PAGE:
“A lot of them have stopped coming up here,” he added, noting “there was a shortage two years ago in the U.S. of farm workers.” It’s not clear if there would have been a labor shortage last year because the disastrous spring frost destroyed most of Michigan’s apple crop.

Klein said the shortage of migrant farm workers happened “because the farm workers were concerned about being here illegally, and there was a lot of pressure being put on them, as far as being caught and deported back, and the borders were being tightened up at the same time. So a lot of them decided to stay in Mexico and not come here.”

In recent years, the federal government has stepped up enforcement of laws regarding people who are in the country illegally. In FY2012, the federal Immigration and Customs Enforcement agency sent 409,849 people back to other countries. Fifty-five percent of those were convicted criminal aliens, the vast majority for crimes involving drugs or driving under the influence.

While it is not clear what percentage of the deportees overall were non-criminal, migrant farm workers, indirect pressure has increased on them, too, because the government has stepped up enforcement actions against all U.S. employers who hire people who are in the country illegally.

“I heard they hit a record with the 400,000-plus” deportations in 2012, said Susan Im of Im Law, a Grand Rapids law firm that specializes in immigration law. She said it surprises some people to learn that the Obama administration has been tougher on illegal immigration than the Bush administration.

She noted that the Obama administration favors comprehensive immigration reform and has taken some actions construed by some as “pro-immigrant,” but she also noted that the Obama administration has tried to show balance by being “tough on the employers who aren’t playing by the rules.”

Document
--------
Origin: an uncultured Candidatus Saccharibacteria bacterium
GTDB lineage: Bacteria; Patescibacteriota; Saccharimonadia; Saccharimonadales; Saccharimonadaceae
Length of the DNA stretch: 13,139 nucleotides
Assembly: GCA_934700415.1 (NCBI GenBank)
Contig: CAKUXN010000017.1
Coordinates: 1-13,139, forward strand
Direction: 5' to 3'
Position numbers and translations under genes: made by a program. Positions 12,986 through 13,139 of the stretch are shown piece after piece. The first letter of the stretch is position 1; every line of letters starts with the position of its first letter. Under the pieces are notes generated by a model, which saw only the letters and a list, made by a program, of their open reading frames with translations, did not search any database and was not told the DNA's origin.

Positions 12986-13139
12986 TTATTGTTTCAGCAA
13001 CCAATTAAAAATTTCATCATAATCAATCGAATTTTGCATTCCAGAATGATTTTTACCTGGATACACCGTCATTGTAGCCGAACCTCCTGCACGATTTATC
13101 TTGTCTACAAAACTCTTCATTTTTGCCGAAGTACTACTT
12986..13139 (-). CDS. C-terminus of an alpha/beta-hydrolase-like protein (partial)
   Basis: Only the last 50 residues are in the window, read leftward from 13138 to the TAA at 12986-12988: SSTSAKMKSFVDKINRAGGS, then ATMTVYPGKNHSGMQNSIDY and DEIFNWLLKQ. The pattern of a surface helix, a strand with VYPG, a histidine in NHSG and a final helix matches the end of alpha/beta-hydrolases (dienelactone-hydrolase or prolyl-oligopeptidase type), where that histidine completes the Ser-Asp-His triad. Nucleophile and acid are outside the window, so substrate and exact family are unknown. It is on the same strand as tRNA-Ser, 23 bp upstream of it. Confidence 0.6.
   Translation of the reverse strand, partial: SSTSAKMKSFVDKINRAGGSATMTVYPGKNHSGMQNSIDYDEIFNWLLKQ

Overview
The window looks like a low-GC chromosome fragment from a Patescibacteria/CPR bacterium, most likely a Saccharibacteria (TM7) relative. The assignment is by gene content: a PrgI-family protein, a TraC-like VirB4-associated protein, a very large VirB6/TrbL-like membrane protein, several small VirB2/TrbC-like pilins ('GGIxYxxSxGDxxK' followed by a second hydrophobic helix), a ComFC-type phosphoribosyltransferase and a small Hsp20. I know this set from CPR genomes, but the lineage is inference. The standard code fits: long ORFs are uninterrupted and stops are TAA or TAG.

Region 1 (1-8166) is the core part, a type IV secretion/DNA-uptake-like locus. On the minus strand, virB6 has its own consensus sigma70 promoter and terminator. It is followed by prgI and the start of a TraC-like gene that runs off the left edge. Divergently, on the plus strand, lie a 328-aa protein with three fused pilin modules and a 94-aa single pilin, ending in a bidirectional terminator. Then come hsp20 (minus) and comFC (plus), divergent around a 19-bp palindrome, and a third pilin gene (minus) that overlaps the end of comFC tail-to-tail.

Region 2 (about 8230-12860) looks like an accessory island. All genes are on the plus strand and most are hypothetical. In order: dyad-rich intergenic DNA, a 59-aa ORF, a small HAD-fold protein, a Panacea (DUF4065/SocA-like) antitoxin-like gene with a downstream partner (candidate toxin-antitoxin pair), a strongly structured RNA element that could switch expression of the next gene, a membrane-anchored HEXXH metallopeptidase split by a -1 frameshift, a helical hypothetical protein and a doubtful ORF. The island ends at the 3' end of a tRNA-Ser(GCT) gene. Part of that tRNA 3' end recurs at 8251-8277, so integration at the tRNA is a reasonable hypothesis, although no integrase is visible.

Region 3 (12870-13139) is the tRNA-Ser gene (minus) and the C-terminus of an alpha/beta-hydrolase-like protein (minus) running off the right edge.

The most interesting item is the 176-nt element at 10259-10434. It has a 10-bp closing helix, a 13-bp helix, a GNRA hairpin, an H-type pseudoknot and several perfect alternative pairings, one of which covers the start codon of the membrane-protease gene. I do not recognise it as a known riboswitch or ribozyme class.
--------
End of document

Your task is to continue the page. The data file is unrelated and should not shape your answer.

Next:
Im said about 70 to 75 percent of her practice is representing employers facing immigration legal issues, and many of those are agricultural employers. She said she must advise her clients that “once you have actual knowledge that (an employee or employees) aren’t eligible to work,” they must terminate those employees.

Im said some of those situations are “absolutely heartbreaking” because the illegal workers may have long been among the farmer’s best workers and considered personal friends.

As their attorney, she said she has had to tell clients, “You have a very tough choice ahead of you. Either terminate their employment, or continue to employ an unauthorized worker and be prepared to face sanctions. And that’s not a good place to be in. It’s a clear example that our laws are broken.”

Im said she has witnessed “drastic situations” where a farmer has discovered that a third of the work force was unauthorized to work.

Farmers often say they would love to hire U.S. workers — and do hire them, said Im, and while some prove to be good workers, many only last a couple of days before quitting.

For now, said Im, employers — farmers, especially — are interested in anything Congress does to change the immigration laws.

“When I speak to these employers, they say, ‘We just want to see something resolved because what we are faced with, as an employer, is a non-workable situation,’” said Im.